From award-winning author Paul Yoon comes a beautiful, aching novel about three kids orphaned in 1960s Laos—and how their destinies are entwined across decades, anointed by Hernan Diaz as “one of those rare novels that stays with us to become a standard with which we measure other books.” Alisak, Prany, and Noi—three orphans united by devastating loss—must do what is necessary to survive the perilous landscape of 1960s Laos. When they take shelter in a bombed out field hospital, they meet Vang, a doctor dedicated to helping the wounded at all costs. Soon the teens are serving as motorcycle couriers, delicately navigating their bikes across the fields filled with unexploded bombs, beneath the indiscriminate barrage from the sky. In a world where the landscape and the roads have turned into an ocean of bombs, we follow their grueling days of rescuing civilians and searching for medical supplies, until Vang secures their evacuation on the last helicopters leaving the country. It’s a move with irrevocable consequences—and sets them on disparate and treacherous paths across the world. Spanning decades and magically weaving together storylines laced with beauty and cruelty, Paul Yoon crafts a gorgeous story that is a breathtaking historical feat and a fierce study of the powers of hope, perseverance, and grace.
A modern-day adventure and classic in the making, in the vein of The Call of the Wild, Hatchet, and The Cay, by award-winning author Iain Lawrence. Less than forty-eight hours after twelve-year-old Chris sets off on a sailing trip down the Alaskan coast with his uncle, their boat sinks. The only survivors are Chris and a boy named Frank, who hates Chris immediately. Chris and Frank have no radio, no flares, no food. Suddenly, they’ve got to forage, fish, and scavenge the shore for supplies. Chris likes the company of a curious, friendly raven more than he likes the prickly Frank. But the boys have to get along if they want to survive. Because as the days get colder and the salmon migration ends, survival will take more than sheer force of will. Eventually, in the wilderness of Alaska, the boys discover an improbable bond—and the compassion that might truly be the path to rescue. From the Hardcover edition.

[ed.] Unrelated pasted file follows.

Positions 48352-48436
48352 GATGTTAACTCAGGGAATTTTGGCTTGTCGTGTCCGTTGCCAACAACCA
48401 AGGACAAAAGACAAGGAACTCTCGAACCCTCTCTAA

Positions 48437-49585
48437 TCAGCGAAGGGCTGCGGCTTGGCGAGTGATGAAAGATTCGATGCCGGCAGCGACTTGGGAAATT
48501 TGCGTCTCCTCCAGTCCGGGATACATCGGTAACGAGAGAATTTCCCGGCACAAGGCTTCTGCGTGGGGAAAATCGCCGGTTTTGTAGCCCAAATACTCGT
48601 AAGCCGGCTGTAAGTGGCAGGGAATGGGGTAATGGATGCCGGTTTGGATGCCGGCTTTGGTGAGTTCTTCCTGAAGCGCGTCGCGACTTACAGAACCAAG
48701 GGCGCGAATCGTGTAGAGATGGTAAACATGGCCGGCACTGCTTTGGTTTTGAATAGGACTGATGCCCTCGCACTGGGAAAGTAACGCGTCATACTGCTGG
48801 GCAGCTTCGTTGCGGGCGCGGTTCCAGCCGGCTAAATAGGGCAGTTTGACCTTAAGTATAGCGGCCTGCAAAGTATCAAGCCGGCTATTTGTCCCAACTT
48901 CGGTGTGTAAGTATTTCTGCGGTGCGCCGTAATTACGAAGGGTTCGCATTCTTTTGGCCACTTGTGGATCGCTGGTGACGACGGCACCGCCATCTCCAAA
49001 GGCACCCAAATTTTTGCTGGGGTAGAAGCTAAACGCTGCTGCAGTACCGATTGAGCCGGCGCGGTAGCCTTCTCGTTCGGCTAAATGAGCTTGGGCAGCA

The Ecology of Sandy Shores provides the students and researchers with a one-volume resource for understanding the conservation and management of the sandy shore ecosystem. Covering all beach types, and addressing issues from the behavioral and physiological adaptations of the biota to exploring the effects of pollution and the impact of man's activities, this book should become the standard reference for those interested in Sandy Shore study, management and preservation. More than 25% expanded from the previous edition Three entirely new chapters: Energetics and Nutrient Cycling, Turtles and Terrestrial Vertebrates, and Benthic Macrofauna Populations New sections on the interstitial environment, seagrasses, human impacts and coastal zone management Examples drawn from virtually all parts of the world, considering all beach types from the most exposed to the most sheltered
Celebrate the thirtieth anniversary of the Newbery Honor–winning survival novel Hatchet with a pocket-sized edition perfect for travelers to take along on their own adventures. This special anniversary edition includes a new introduction and commentary by author Gary Paulsen, pen-and-ink illustrations by Drew Willis, and a water resistant cover. Hatchet has also been nominated as one of America’s best-loved novels by PBS’s The Great American Read. Thirteen-year-old Brian Robeson, haunted by his secret knowledge of his mother’s infidelity, is traveling by single-engine plane to visit his father for the first time since the divorce. When the plane crashes, killing the pilot, the sole survivor is Brian. He is alone in the Canadian wilderness with nothing but his clothing, a tattered windbreaker, and the hatchet his mother had given him as a present. At first consumed by despair and self-pity, Brian slowly learns survival skills—how to make a shelter for himself, how to hunt and fish and forage for food, how to make a fire—and even finds the courage to start over from scratch when a tornado ravages his campsite. When Brian is finally rescued after fifty-four days in the wild, he emerges from his ordeal with new patience and maturity, and a greater understanding of himself and his parents.